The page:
Despite orders to limit crowds, the stands remained full or nearly full for the three days of the 65th annual North Star Stampede Rodeo in Effie in northern Minnesota.
Thousands showed up to what is known as the state’s largest outdoor rodeo even though the Minnesota Department of Health and the state Attorney General’s Office imposed a spectator limit at the event.
The most recent phase of Gov. Tim Walz’s Stay Safe Minnesota Plan limits outdoor events and entertainment to 250 people who are social distanced.
The rodeo’s attendees were spurred on by a Facebook post last week from the event’s organizer.
Cimarron Pitzen, whose family has hosted the rodeo since 1955, wrote that the stampede would take place without official spectators. “If people would like to come and protest against this ridiculous Government Over Reach, feel free to do so, I will not stand in the way of peoples ‘Right to Assemble.’ ”
Pitzen and the Itasca County Sheriff’s Office did not return messages from the Star Tribune on Sunday.
Pitzen didn’t collect the normal admission fees to watch the rodeo’s events, said Billy Hampton, a saddle bronc rider from White Bear Lake. Hampton has participated in the Effie rodeo for five years and said this one felt much the same, though he thinks the weekend brought in even more people than usual. Pitzen had restrictions about how many people could gather behind the chutes, and some of the protesters were practicing social distancing, Hampton said, but he didn’t see many face masks.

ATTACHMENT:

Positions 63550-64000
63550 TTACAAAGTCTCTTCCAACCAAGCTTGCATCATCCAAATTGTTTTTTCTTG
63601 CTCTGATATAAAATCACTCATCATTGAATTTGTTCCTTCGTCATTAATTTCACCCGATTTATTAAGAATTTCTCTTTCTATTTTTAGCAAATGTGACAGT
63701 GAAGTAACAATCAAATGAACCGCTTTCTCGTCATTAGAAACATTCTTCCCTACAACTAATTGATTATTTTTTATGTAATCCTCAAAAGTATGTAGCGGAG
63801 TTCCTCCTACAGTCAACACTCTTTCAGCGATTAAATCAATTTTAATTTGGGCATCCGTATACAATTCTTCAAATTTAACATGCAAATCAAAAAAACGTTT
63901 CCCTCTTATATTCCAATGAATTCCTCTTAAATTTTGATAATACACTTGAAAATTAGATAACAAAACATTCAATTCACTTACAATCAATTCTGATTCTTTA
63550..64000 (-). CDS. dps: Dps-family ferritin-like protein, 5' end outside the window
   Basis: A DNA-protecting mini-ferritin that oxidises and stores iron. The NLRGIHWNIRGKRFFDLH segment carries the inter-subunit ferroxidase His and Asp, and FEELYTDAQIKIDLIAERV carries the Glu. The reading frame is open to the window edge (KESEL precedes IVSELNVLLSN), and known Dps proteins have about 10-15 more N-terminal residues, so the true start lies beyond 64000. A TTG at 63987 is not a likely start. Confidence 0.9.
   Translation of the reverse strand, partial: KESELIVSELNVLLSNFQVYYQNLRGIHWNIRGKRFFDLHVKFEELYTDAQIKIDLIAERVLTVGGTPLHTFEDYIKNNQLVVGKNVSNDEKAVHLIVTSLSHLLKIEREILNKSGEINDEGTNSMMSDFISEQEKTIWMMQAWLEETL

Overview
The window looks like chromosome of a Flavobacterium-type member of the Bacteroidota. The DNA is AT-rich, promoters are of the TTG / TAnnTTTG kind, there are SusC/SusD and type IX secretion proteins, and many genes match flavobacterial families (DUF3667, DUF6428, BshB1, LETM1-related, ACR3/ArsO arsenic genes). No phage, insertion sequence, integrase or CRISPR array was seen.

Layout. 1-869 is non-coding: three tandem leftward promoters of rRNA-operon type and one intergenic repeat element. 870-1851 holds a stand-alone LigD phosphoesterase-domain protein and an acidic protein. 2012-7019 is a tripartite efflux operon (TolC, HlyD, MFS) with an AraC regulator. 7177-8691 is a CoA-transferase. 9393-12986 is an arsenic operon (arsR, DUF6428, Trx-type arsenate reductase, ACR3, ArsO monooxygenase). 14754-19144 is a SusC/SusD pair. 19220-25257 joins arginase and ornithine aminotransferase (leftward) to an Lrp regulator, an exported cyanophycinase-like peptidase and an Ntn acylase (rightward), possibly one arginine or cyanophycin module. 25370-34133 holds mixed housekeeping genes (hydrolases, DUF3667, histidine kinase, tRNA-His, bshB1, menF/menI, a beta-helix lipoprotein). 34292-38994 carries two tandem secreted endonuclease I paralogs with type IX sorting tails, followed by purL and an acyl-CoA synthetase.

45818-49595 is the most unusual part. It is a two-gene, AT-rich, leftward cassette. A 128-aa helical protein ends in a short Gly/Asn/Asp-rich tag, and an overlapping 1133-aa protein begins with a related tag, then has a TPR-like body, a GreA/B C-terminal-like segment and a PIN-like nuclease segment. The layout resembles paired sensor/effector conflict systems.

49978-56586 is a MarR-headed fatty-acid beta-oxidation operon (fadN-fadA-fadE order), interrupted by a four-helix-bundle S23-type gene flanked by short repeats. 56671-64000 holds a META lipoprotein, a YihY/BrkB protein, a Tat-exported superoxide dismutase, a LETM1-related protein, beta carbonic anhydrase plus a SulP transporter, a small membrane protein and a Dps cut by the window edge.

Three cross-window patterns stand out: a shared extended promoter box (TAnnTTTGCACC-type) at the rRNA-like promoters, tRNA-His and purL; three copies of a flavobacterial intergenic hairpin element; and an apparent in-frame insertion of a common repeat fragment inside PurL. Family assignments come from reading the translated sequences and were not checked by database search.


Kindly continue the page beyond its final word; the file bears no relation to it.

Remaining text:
“It felt like normal for once,” he said. “It really didn’t feel like other places in the state.”
Gerri Podrug, a rodeo photographer, said most of the rodeos she’d planned to attend this year were canceled. The weather in Effie was rainy and muddy, but the weekend was a fun one, she said.
“There was obviously a slightly different twist this year, but this was still our rodeo and a celebration of its 65 years,” she said.
Podrug said she saw all ages in the crowd and some people carried signs, including ones supporting President Donald Trump.
“The spectators were turned into protesters in a way,” Podrug said. “But we didn’t want to be the center of attention. We just wanted the 65th year to be the best rodeo ever.”
Neither Hampton nor Podrug heard of any issues between the crowd and law enforcement.
“Everything was civil and people were smiling and joyful,” Podrug said.